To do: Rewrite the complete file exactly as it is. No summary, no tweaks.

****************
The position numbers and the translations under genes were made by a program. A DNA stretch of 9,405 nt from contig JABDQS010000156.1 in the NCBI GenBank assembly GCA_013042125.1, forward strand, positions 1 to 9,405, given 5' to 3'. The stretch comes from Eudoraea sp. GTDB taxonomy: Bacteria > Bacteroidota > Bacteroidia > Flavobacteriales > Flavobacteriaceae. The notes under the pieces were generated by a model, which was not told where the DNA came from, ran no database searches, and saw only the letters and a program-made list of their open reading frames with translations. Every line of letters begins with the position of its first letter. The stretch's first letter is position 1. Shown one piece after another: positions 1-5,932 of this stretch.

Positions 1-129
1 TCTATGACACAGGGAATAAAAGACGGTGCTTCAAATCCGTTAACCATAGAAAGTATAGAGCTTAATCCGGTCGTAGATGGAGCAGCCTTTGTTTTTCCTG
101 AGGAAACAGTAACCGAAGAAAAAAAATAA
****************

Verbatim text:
The position numbers and the translations under genes were made by a program. A DNA stretch of 9,405 nt from contig JABDQS010000156.1 in the NCBI GenBank assembly GCA_013042125.1, forward strand, positions 1 to 9,405, given 5' to 3'. The stretch comes from Eudoraea sp. GTDB taxonomy: Bacteria > Bacteroidota > Bacteroidia > Flavobacteriales > Flavobacteriaceae. The notes under the pieces were generated by a model, which was not told where the DNA came from, ran no database searches, and saw only the letters and a program-made list of their open reading frames with translations. Every line of letters begins with the position of its first letter. The stretch's first letter is position 1. Shown one piece after another: positions 1-5,932 of this stretch.

Positions 1-129
1 TCTATGACACAGGGAATAAAAGACGGTGCTTCAAATCCGTTAACCATAGAAAGTATAGAGCTTAATCCGGTCGTAGATGGAGCAGCCTTTGTTTTTCCTG
101 AGGAAACAGTAACCGAAGAAAAAAAATAA